• The sodium fusion test uses sodium's high reactivity, low melting point, and the near-universal solubility of its compounds, to qualitatively analyze compounds.

Sodium compounds

  • This alkali metal as the Na+ ion is vital to animal life.
  • In soap, as sodium salts of fatty acids. Sodium soaps are harder (higher melting) soaps than potassium soaps.
  • In some medicine formulations, the salt form of the active ingredient usually with sodium or potassium is a common modification to improve bioavailability.
  • Sodium chloride (NaCl), a compound of sodium ions and chloride ions, is an important heat transfer material.

Nuclear Reactor Cooling

.Molten sodium is used as a coolant in some types of nuclear reactors.^ It is also used to treat some types of kidney disease in children.
  • Dictionary of Cancer Terms - National Cancer Institute 10 February 2010 12:52 UTC www.cancer.gov [Source type: Academic]

^ A drug used to treat acute leukemias and some other types of cancer.
  • Dictionary of Cancer Terms - National Cancer Institute 10 February 2010 12:52 UTC www.cancer.gov [Source type: Academic]

^ Citrovorum factor is used to treat some types of anemia and is also used together with fluorouracil to treat colorectal cancer.
  • Dictionary of Cancer Terms - National Cancer Institute 10 February 2010 12:52 UTC www.cancer.gov [Source type: Academic]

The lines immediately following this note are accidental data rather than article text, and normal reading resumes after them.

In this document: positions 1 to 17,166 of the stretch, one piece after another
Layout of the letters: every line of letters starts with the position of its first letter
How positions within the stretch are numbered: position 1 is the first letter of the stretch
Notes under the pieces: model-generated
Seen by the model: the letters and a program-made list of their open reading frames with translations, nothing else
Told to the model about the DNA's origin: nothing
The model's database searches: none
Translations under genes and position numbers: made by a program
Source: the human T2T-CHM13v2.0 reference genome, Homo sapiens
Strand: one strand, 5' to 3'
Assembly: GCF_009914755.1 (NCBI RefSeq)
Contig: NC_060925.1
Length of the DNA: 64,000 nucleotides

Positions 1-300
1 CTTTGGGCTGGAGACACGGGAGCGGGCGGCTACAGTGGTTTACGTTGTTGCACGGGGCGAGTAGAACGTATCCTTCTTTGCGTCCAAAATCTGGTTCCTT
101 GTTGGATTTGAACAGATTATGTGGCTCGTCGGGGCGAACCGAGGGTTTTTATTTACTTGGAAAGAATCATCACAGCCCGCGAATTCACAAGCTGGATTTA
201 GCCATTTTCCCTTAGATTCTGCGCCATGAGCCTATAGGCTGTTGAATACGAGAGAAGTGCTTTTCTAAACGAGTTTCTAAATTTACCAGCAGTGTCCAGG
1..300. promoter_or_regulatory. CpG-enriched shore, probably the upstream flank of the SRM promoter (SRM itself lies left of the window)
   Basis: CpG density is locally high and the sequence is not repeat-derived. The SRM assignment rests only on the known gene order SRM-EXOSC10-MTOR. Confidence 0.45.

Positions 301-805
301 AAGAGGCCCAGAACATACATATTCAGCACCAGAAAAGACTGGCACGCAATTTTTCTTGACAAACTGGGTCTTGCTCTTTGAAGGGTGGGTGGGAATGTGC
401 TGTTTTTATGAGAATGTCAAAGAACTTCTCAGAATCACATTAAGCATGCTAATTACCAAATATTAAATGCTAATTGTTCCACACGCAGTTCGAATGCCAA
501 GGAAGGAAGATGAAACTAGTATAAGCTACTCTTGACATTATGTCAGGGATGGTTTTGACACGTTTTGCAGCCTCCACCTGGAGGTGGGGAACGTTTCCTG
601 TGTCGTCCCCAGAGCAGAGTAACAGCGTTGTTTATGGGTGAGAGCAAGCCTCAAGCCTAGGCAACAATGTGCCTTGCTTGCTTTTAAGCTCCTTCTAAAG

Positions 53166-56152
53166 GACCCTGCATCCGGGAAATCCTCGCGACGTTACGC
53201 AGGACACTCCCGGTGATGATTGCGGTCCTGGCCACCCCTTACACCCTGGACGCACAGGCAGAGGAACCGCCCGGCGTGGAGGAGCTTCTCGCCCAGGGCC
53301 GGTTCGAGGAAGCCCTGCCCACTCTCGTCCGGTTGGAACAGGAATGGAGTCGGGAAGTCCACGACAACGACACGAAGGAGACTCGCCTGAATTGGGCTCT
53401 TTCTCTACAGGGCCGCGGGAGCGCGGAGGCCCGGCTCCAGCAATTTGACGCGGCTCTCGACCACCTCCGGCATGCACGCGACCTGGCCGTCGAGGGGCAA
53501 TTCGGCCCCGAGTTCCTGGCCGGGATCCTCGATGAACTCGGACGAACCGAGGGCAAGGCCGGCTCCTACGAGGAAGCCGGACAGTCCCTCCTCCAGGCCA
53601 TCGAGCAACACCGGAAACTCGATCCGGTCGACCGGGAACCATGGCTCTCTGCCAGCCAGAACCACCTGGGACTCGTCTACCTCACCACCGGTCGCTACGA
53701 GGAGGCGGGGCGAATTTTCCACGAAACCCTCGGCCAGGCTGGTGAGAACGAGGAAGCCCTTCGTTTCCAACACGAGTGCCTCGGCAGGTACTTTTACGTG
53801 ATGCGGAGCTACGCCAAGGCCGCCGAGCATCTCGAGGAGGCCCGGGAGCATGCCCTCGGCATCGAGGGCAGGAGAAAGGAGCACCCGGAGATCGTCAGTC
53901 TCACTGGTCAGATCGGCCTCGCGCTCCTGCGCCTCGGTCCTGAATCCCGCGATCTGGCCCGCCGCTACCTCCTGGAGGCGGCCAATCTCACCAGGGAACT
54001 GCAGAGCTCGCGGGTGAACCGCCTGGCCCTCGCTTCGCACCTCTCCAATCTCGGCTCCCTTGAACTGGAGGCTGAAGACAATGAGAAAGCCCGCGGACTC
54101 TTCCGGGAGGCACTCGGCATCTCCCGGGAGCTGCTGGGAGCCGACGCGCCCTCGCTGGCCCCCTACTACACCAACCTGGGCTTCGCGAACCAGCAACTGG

In 1995 nearly three tons of sodium leaked from the fast breeder reactor in Monju, Japan and caught fire. .There have been many other such leaks around the world.^ The same would be true of many of the other Brent-type reservoirs, such as Statfjord (Morton et al.
  • The Origin of Oil—A Creationist Answer - Answers in Genesis 1 February 2010 3:34 UTC www.answersingenesis.org [Source type: FILTERED WITH BAYES]

^ However, there is no indication that any of the conclusions drawn from the North Sea are not appropriate to all other parts of the world.
  • The Origin of Oil—A Creationist Answer - Answers in Genesis 1 February 2010 3:34 UTC www.answersingenesis.org [Source type: FILTERED WITH BAYES]

.Since sodium melts at about 98 °C, cooling pipes using it can freeze up when the reactor is shut down.^ The process of cooling and storing cells, tissues, or organs at very low or freezing temperatures to save them for future use.
  • Dictionary of Cancer Terms - National Cancer Institute 10 February 2010 12:52 UTC www.cancer.gov [Source type: Academic]

Where reactors need to be frequently shut down, the alloy of sodium and potassium called NaK is used. .It melts at -11 Cº so cooling pipes will not freeze up at room temperature.^ The process of cooling and storing cells, tissues, or organs at very low or freezing temperatures to save them for future use.
  • Dictionary of Cancer Terms - National Cancer Institute 10 February 2010 12:52 UTC www.cancer.gov [Source type: Academic]

.NaK is more dangerous than pure sodium in case of leaks because of the presence of potassium.^ In the case of certain petroleum reservoirs, there appears to have been more petroleum in the cap rocks than in the reservoirs.